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Publication numberUS7797702 B1
Publication typeGrant
Application numberUS 11/064,923
Publication dateSep 14, 2010
Filing dateFeb 22, 2005
Priority dateFeb 22, 2005
Fee statusPaid
Publication number064923, 11064923, US 7797702 B1, US 7797702B1, US-B1-7797702, US7797702 B1, US7797702B1
InventorsPeter Ferrie
Original AssigneeSymantec Corporation
Export CitationBiBTeX, EndNote, RefMan
External Links: USPTO, USPTO Assignment, Espacenet
Preventing execution of remotely injected threads
US 7797702 B1
Abstract
A legitimate process utilizes thread local storage (TLS) functionality to prevent a malicious thread from executing in its address space. The legitimate process includes a thread white list that identifies the entry point addresses of threads executed by the process. When executed on a computer, the process interacts with the TLS functionality provided by the computer's operating system. The operating system sends the process a message each time a new thread is executed in the process's address space. Upon receiving the message, the process determines the entry point address of the new thread and checks to see if the address is in the white list. If the thread entry point address is not in the white list, the thread is probably malicious and the process therefore terminates the thread's execution.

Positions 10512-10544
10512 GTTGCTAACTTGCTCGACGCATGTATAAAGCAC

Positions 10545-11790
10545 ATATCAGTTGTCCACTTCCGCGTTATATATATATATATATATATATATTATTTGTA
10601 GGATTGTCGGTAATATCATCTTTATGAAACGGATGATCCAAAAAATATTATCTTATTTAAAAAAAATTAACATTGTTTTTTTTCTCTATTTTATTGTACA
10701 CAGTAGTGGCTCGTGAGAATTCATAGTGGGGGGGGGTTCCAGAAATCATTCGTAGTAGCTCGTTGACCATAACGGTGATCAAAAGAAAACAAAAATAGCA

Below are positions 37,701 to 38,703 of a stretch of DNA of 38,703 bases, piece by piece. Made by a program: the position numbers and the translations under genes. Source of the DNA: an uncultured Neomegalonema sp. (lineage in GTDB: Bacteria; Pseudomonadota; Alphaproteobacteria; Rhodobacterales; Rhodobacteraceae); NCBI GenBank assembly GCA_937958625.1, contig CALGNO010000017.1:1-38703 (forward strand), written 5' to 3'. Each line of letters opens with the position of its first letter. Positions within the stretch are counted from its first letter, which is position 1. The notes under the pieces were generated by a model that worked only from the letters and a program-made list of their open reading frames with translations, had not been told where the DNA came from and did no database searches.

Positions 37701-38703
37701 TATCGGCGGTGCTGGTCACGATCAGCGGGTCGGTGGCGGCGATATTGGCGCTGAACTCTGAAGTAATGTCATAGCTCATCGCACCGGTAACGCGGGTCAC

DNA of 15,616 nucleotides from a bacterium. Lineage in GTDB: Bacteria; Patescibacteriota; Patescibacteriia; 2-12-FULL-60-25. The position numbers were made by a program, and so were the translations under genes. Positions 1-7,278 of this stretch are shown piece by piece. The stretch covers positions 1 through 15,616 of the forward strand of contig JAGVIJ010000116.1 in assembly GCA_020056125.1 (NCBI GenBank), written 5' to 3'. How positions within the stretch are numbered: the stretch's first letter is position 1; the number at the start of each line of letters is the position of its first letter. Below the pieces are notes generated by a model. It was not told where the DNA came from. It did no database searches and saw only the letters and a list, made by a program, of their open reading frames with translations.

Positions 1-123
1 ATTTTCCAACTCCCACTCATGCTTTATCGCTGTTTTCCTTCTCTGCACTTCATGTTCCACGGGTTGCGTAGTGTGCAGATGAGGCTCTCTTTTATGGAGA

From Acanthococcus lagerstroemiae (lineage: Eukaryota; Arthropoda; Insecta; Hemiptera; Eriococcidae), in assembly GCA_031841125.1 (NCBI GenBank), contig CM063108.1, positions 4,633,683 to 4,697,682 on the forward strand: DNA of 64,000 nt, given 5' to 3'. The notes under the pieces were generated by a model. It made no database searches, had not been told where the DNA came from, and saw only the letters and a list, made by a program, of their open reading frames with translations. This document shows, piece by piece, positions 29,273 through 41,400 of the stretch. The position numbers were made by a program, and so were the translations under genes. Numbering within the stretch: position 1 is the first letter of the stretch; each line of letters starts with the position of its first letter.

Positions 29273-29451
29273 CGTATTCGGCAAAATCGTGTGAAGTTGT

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Claims(16)
1. A method of preventing execution of a thread in an address space of a process executing on a computer, comprising:
using the computer to perform steps comprising:
establishing a list of legitimate threads executable by the process, the list identifying legitimate threads using fixed entry point addresses of the legitimate threads in the address space of the process, wherein a fixed entry point address of a legitimate thread identified by the list comprises an address of a first instruction of the legitimate thread;
receiving a message indicating that a new thread has been created in the address space of the process;
determining an entry point address of the new thread in the address space of the process;
determining whether the new thread is in the list of legitimate threads by comparing the entry point address of the new thread to the fixed entry point addresses of the legitimate threads in the list; and
responsive to a determination that the new thread is not in the list, preventing execution of the new thread.
2. The method of claim 1, further comprising:
configuring the process to utilize thread local storage functionality of an operating system executing on the computer, wherein the thread local storage functionality provides the message indicating that the new thread has been created.
3. The method of claim 1, further comprising:
responsive to a determination that the new thread is in the list, allowing execution of the new thread.